With a federal judge ruling that New Mexico and 12 other states suing the US Environmental Protection Agency don't have to immediately comply with a recently released federal rule, more than 90 percent of the rivers and streams here remain without clear protections aimed at limiting pollution.
In question is the Clean Water Rule, an update designed to bring clarity to the question of which waters are covered by the Clean Water Act, a national landmark environmental law that dates to the 1970s. The court ruling has only muddied the waters for some.
The rule took effect on Aug. 28, yet the 13 states involved in the lawsuit—which include neighboring Colorado, Arizona and Nevada—received an injunction from a North Dakota judge that declares they won't be forced to comply with the new rule until the case is resolved in federal court.
"The federal Clean Water Act…was this groundbreaking piece of legislation," says Rachel Conn, interim director of Taos-based water quality watchdog Amigos Bravos. "It transformed our waters from waters that were burning to waters that are cleaned up."
Prior to the act, which put the first water quality standards in place, multiple rivers had become so contaminated with industrial waste that they caught fire, Ohio's Cuyahoga River perhaps the best known of these. The environmental measures, passed around the same time as the creation of the EPA and the launch of the Safe Drinking Water Act, saw bipartisan support in Congress and were signed into law by President Richard Nixon.
Supreme Court decisions in 2001 and 2006 were tasked with resolving confusions over which waters the Clean Water Act applied to and, incidentally, called into question protections for smaller tributaries, wetlands and intermittent streams, like those frequently found in New Mexico. Nationally, that confusion carried over onto some 60 percent of waterways, potentially affecting the drinking water sources for one in three Americans, according to the EPA.
The EPA was urged to draft new rules clarifying which waters the agency intended to see covered, and the draft of the Clean Water Rule was finalized this May. The rule states that smaller and ephemeral streams and wetlands are to be covered by the Clean Water Act, but excluded groundwater, irrigation ditches, gullies, "rills" and "non-wetland swales."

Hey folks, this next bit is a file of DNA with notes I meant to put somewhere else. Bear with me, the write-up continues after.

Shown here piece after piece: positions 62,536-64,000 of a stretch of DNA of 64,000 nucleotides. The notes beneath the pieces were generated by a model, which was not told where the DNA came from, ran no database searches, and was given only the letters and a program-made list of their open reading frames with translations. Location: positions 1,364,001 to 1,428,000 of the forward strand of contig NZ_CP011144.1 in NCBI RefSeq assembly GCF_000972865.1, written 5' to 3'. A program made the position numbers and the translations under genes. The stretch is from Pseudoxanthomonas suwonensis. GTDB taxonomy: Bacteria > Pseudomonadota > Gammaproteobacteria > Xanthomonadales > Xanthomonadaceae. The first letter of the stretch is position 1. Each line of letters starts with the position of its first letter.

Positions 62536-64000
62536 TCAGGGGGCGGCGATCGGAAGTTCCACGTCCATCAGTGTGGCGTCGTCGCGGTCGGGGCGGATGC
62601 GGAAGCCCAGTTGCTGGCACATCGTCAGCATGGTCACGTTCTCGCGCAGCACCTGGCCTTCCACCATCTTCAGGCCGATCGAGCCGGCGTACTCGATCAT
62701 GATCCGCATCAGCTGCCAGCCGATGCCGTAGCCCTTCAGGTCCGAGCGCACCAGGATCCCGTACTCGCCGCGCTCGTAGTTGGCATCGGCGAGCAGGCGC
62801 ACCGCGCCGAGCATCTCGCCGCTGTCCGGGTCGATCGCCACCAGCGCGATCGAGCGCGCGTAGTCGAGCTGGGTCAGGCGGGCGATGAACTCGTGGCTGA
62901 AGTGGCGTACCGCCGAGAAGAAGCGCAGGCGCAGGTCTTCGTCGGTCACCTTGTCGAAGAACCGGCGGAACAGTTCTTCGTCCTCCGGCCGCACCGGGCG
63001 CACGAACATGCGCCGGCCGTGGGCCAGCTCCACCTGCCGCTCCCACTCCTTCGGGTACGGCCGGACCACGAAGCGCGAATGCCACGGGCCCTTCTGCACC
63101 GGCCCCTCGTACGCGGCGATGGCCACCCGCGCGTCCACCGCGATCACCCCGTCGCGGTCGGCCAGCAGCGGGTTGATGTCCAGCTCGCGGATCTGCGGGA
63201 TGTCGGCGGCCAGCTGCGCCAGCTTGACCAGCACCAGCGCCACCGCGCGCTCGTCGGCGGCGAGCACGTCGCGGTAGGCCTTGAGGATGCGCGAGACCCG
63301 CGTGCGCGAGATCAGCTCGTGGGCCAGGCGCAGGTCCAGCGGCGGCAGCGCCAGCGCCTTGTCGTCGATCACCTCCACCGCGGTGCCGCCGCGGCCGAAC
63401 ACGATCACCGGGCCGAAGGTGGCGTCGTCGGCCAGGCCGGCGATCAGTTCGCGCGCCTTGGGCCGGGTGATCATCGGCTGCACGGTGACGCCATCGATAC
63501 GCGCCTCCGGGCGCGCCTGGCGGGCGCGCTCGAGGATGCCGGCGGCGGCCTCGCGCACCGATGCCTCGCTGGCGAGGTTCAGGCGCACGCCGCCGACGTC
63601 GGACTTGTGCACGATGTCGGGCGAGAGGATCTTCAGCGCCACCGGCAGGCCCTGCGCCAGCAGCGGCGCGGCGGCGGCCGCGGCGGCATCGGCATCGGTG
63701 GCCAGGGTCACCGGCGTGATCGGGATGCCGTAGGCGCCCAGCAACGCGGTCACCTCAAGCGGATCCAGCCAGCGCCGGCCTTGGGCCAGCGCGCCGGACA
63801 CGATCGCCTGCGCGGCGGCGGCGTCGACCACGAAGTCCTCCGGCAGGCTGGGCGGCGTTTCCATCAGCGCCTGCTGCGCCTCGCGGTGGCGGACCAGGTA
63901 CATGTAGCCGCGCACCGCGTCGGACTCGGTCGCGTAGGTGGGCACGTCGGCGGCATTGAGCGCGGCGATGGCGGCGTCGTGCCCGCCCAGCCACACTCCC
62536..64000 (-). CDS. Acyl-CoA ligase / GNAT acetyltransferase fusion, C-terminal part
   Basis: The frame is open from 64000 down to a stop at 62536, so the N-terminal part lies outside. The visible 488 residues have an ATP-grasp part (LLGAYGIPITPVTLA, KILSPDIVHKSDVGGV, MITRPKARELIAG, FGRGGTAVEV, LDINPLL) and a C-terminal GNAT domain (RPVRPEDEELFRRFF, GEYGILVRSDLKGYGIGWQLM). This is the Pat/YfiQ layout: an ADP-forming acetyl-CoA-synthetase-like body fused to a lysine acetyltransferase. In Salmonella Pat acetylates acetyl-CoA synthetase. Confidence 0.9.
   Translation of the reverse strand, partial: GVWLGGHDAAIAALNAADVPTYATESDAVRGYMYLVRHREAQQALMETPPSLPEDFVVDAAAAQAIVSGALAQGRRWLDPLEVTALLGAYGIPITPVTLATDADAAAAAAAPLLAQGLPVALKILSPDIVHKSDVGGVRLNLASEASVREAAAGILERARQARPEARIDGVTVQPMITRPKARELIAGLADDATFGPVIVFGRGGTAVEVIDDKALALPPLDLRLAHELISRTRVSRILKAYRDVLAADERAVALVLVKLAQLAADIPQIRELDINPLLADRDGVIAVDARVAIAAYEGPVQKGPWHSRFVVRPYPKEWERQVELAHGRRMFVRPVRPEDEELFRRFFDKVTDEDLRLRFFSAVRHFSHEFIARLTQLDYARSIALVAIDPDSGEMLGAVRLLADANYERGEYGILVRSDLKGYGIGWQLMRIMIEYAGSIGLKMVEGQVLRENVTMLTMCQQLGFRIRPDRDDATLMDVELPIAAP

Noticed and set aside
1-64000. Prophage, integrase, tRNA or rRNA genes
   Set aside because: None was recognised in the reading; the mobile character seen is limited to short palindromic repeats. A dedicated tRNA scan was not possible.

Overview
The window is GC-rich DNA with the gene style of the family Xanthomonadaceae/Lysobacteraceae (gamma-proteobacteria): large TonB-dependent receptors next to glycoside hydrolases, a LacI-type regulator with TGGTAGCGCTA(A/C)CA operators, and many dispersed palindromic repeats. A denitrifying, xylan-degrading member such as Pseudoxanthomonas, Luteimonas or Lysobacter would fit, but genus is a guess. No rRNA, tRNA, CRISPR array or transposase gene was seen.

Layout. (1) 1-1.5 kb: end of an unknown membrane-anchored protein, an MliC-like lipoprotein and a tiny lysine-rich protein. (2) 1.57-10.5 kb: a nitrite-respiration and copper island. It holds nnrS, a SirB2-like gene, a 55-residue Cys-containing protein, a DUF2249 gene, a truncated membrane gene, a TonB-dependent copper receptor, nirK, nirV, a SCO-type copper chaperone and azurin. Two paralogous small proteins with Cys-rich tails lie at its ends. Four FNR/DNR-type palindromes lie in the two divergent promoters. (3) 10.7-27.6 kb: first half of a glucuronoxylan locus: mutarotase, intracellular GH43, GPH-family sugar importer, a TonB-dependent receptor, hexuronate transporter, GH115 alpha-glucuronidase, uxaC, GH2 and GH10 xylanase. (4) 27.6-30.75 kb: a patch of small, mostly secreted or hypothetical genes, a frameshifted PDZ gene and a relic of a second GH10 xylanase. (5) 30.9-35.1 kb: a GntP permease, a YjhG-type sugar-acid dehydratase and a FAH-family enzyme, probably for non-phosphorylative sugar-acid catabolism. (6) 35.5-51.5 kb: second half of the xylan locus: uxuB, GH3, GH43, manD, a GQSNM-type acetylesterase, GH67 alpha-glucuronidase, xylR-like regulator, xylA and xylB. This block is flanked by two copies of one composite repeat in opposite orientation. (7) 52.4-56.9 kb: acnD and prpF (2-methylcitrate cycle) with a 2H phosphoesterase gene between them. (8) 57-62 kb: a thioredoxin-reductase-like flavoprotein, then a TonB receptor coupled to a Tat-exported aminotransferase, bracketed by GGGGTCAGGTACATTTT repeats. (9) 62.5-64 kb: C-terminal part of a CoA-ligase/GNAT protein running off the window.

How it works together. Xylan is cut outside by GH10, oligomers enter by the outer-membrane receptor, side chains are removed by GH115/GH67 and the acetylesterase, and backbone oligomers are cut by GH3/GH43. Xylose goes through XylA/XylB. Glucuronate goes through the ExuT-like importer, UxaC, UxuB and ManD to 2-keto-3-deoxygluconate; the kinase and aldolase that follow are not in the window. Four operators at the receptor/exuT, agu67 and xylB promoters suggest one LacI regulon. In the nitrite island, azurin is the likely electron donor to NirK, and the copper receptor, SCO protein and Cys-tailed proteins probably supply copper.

The lawsuit from objecting states quickly followed.
"EPA and the [US Army Corps of Engineers] forced this rule on the states with minimal state and stakeholder involvement. I am delighted that the court has halted this rule until its serious legal deficiencies can be corrected by the courts," New Mexico Environment Department Secretary Ryan Flynn said in the state-issued press release announcing the injunction. "Regulating a state's most precious resource, water, from Washington, DC, is both ineffective and wrong. Local oversight, local control, and local communication lead to the most effective protection of our arid state's waters, streams, and tributaries."
Ephemeral or intermittent streams Flynn labeled "so-called waters" that would now be "swept under the authority of the EPA and Army Corps."
"A lack of clarity and internal inconsistencies in the new rule will lead to misinterpretation and confusion, making disputes more likely," New Mexico State Engineer Tom Blaine said in a press release. "This lawsuit is necessary to protect the New Mexico State Engineer's exclusive authority to supervise the appropriation and distribution of our State's surface and groundwater."